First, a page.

Families are an underutilized resource in psychiatric practice. Given the current practice of brief hospitalizations, families are expected to provide more illness monitoring and in-home care. When family members are included and welcomed as members of the treatment team, patient care improves and the psychiatrist’s job is easier. Reaching out to the families of patients can help psychiatrists generate clearer diagnostic formulations, develop more effective treatment, and plan for emergencies.
What should psychiatrists do when patients don’t give permission to contact their families?
Many psychiatrists erroneously believe that the sharing of information with others, without the patient’s explicit consent, is prohibited by the Health Insurance Portability and Accountability Act (HIPAA). HIPAA violations may have serious consequences, so it is important to have a clear understanding of what the HIPAA 45 CFR 164.510(b) rule entails as well as its intended use.1 The following information is extracted from the website of the US Department of Health and Human Services and provides guidance for health care providers. Here are some guidelines:
(1) Health care information may be shared with relevant individuals present when the patient has given prior approval, or simply does not object1
(2) Asking a friend to be in the interview room provides the implicit right to disclose information in their presence
(3) Clinicians also have the authority within the Privacy Act to share information based on their professional judgment, believing that there would be no objection to its discussion. For example, a clinician may share information about medication with those providing transportation from the hospital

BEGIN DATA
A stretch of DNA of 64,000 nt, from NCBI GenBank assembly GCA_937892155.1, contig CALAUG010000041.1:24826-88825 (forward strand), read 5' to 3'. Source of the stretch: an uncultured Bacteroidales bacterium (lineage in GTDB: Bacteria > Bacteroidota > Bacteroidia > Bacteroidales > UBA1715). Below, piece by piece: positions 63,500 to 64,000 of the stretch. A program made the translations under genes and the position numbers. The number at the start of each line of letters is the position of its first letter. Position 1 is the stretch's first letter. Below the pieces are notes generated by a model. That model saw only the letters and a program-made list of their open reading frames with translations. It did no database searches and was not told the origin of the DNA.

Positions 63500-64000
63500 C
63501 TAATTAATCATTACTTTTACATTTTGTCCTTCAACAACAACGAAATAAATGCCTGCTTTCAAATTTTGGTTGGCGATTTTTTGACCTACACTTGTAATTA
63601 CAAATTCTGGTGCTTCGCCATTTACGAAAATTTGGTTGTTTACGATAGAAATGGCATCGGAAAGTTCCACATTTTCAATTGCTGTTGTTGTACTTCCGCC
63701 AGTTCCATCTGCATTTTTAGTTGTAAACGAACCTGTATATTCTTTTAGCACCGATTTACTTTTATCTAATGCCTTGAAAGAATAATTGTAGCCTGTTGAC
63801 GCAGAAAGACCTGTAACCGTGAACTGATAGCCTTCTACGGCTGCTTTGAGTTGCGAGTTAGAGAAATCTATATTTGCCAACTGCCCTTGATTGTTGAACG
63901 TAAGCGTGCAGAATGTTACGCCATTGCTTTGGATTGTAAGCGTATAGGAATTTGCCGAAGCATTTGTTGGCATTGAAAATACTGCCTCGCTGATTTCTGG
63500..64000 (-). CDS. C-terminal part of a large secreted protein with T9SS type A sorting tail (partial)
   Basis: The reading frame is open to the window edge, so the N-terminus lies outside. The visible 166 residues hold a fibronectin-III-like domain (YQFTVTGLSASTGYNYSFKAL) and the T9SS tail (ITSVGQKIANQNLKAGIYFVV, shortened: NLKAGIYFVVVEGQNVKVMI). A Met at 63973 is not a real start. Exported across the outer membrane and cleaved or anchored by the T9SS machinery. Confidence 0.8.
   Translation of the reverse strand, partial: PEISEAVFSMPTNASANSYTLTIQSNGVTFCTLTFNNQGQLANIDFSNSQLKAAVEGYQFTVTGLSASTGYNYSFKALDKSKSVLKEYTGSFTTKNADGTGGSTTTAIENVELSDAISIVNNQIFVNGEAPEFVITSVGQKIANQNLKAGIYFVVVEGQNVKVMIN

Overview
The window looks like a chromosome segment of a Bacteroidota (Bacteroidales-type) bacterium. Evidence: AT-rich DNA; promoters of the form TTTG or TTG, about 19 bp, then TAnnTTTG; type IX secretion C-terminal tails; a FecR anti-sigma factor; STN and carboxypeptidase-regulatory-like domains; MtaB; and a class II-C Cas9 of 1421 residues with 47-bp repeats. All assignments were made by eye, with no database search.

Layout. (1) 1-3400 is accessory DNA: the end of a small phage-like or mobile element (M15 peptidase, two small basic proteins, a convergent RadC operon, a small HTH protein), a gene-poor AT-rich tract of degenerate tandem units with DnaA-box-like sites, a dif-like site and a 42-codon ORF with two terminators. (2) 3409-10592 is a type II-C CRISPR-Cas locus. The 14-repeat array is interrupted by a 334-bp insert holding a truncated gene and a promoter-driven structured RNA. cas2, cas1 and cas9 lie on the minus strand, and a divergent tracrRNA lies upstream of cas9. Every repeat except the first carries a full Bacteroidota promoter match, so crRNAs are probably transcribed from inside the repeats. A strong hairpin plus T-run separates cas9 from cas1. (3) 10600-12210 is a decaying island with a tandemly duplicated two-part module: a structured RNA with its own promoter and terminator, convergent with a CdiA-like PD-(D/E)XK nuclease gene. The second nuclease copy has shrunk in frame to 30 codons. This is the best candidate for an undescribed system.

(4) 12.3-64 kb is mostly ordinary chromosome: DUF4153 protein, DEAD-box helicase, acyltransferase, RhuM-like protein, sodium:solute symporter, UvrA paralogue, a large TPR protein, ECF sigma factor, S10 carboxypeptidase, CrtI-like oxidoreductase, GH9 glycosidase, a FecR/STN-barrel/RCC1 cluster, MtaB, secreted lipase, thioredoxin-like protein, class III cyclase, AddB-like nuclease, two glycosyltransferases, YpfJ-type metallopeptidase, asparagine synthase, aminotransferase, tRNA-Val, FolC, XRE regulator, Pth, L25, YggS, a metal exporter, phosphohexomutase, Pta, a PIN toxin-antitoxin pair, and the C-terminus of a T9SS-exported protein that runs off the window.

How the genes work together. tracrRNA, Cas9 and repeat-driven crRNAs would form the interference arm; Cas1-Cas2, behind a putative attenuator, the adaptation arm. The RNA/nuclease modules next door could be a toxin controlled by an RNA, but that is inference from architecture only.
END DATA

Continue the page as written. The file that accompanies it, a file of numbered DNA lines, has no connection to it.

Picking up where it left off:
(4) If the patient is not present but has requested an individual to gather information for him or her, or is incapacitated by an emergency, a physician may once again use best judgment in sharing information. This may include a proxy picking up of medications from the pharmacy or receiving other protected information
(5) Physicians should be aware of state laws within their region of practice that may affect the use of the Privacy Act within scenarios of emergency or safety concern
Using these guidelines, family members (or friends) who accompany the patient can be invited into the interview and the benefits of their inclusion explained. Most evidence-based family interventions are psychoeducational, where illness symptoms and treatments are explained and feelings and beliefs about the illness are explored. When patients understand the goal of family intervention is psychoeducational, they are more likely to agree.
Family involvement is often misunderstood as being a hindrance to individuation, when in fact family-oriented interventions can improve patient functioning, agency, and autonomy. This is often the case when young adults are forced, because of illness, to return home to live with their parents. The use of shared decision-making may help the patients frame their long-term goals in line with the goals of the family.2
Psychiatrists can help the patient prepare for the family meeting. With a clear agenda, the patient will be less anxious and be more accepting of family members working with them. Psychiatrists can proceed, using one of the most underutilized evidence-based interventions in psychiatry—family psychoeducation.
1. US Department of Health and Human Services. Does the HIPAA Privacy Rule permit a doctor to discuss a patient’s health status, treatment, or payment arrangements with the patient’s family and friends? http://www.hhs.gov/hipaafaq/notice/488.html. Accessed April 8, 2013.
2. Swindell JS, McGuire AL, Halpern SD. Beneficent persuasion: pechniques and ethical guidelines to improve patients’ decisions. Ann Fam Med. 2010;8:260–264.